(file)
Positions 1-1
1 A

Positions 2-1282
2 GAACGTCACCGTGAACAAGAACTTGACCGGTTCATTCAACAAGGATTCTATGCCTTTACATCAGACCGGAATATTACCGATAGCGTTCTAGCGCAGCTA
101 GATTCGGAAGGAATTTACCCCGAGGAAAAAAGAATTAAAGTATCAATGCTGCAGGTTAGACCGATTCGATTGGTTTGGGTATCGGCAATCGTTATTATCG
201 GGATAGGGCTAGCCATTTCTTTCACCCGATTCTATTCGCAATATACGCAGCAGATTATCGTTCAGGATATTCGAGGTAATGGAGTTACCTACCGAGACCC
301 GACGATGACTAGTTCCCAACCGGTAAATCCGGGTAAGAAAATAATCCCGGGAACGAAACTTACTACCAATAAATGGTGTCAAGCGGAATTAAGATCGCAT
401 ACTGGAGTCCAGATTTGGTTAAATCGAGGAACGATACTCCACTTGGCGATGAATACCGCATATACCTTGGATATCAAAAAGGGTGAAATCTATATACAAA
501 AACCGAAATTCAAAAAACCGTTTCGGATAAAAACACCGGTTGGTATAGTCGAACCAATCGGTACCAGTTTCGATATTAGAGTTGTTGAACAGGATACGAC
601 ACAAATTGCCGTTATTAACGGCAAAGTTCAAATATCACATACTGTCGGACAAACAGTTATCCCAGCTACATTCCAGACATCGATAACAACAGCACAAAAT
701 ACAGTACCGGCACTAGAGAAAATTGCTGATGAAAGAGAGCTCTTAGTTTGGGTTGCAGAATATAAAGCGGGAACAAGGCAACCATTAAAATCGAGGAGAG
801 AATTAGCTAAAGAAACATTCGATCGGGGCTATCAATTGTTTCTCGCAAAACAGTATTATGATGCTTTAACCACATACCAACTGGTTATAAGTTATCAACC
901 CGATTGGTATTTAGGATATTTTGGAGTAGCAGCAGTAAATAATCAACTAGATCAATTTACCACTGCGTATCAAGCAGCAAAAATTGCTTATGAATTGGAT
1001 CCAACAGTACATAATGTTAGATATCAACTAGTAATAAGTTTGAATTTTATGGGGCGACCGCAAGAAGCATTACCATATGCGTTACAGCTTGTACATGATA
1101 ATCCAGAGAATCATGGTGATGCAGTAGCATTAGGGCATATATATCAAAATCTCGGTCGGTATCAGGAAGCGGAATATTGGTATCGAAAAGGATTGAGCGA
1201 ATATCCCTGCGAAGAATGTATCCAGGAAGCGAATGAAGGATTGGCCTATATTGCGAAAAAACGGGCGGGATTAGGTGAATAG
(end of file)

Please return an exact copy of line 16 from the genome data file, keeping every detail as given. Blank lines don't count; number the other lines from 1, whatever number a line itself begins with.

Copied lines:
1201 ATATCCCTGCGAAGAATGTATCCAGGAAGCGAATGAAGGATTGGCCTATATTGCGAAAAAACGGGCGGGATTAGGTGAATAG